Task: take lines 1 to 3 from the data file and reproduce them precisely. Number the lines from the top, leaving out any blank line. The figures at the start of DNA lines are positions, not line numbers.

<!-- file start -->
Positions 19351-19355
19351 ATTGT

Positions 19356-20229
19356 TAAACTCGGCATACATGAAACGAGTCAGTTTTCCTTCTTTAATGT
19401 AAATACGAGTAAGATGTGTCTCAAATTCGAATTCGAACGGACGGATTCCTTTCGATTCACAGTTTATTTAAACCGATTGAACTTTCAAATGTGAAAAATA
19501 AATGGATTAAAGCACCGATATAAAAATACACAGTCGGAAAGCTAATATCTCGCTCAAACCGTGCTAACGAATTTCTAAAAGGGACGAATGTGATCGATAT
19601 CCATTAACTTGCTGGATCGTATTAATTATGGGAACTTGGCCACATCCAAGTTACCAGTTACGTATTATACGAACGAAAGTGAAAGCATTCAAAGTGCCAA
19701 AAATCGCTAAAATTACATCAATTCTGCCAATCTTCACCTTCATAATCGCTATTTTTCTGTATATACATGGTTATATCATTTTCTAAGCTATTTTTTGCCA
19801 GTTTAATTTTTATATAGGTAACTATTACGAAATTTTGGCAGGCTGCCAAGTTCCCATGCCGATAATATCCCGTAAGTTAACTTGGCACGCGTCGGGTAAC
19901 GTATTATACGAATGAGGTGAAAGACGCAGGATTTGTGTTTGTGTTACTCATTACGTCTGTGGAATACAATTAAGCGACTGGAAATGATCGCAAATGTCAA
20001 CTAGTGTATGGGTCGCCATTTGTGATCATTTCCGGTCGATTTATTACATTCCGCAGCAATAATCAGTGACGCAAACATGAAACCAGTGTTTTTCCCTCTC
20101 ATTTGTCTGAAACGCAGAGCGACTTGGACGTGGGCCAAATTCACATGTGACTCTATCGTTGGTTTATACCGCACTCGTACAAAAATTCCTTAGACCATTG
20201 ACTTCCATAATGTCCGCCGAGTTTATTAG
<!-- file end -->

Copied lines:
Positions 19351-19355
19351 ATTGT

Positions 19356-20229